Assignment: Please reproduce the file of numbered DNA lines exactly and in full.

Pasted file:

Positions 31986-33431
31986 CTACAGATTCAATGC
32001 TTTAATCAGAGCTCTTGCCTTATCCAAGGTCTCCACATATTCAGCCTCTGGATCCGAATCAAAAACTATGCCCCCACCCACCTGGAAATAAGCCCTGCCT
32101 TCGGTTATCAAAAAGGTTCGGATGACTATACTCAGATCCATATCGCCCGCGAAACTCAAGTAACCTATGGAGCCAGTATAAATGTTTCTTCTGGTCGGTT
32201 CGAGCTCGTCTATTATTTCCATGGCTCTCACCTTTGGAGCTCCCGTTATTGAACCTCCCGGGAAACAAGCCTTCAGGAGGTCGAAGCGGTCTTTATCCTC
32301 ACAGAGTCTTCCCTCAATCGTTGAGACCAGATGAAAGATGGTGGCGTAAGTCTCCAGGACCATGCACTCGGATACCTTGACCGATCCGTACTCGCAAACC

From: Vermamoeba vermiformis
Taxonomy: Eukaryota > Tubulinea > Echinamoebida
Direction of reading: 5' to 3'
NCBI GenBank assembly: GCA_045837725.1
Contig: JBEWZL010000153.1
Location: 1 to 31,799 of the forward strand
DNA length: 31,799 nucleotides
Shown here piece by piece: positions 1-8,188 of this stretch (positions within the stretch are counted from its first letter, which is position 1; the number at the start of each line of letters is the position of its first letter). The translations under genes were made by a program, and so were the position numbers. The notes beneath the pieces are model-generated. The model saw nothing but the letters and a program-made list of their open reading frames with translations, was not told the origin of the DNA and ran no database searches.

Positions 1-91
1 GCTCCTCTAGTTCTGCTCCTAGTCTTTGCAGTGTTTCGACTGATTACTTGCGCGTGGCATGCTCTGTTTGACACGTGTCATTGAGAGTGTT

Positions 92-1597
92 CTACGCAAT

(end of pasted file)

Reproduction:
Positions 31986-33431
31986 CTACAGATTCAATGC
32001 TTTAATCAGAGCTCTTGCCTTATCCAAGGTCTCCACATATTCAGCCTCTGGATCCGAATCAAAAACTATGCCCCCACCCACCTGGAAATAAGCCCTGCCT
32101 TCGGTTATCAAAAAGGTTCGGATGACTATACTCAGATCCATATCGCCCGCGAAACTCAAGTAACCTATGGAGCCAGTATAAATGTTTCTTCTGGTCGGTT
32201 CGAGCTCGTCTATTATTTCCATGGCTCTCACCTTTGGAGCTCCCGTTATTGAACCTCCCGGGAAACAAGCCTTCAGGAGGTCGAAGCGGTCTTTATCCTC
32301 ACAGAGTCTTCCCTCAATCGTTGAGACCAGATGAAAGATGGTGGCGTAAGTCTCCAGGACCATGCACTCGGATACCTTGACCGATCCGTACTCGCAAACC

From: Vermamoeba vermiformis
Taxonomy: Eukaryota > Tubulinea > Echinamoebida
Direction of reading: 5' to 3'
NCBI GenBank assembly: GCA_045837725.1
Contig: JBEWZL010000153.1
Location: 1 to 31,799 of the forward strand
DNA length: 31,799 nucleotides
Shown here piece by piece: positions 1-8,188 of this stretch (positions within the stretch are counted from its first letter, which is position 1; the number at the start of each line of letters is the position of its first letter). The translations under genes were made by a program, and so were the position numbers. The notes beneath the pieces are model-generated. The model saw nothing but the letters and a program-made list of their open reading frames with translations, was not told the origin of the DNA and ran no database searches.

Positions 1-91
1 GCTCCTCTAGTTCTGCTCCTAGTCTTTGCAGTGTTTCGACTGATTACTTGCGCGTGGCATGCTCTGTTTGACACGTGTCATTGAGAGTGTT

Positions 92-1597
92 CTACGCAAT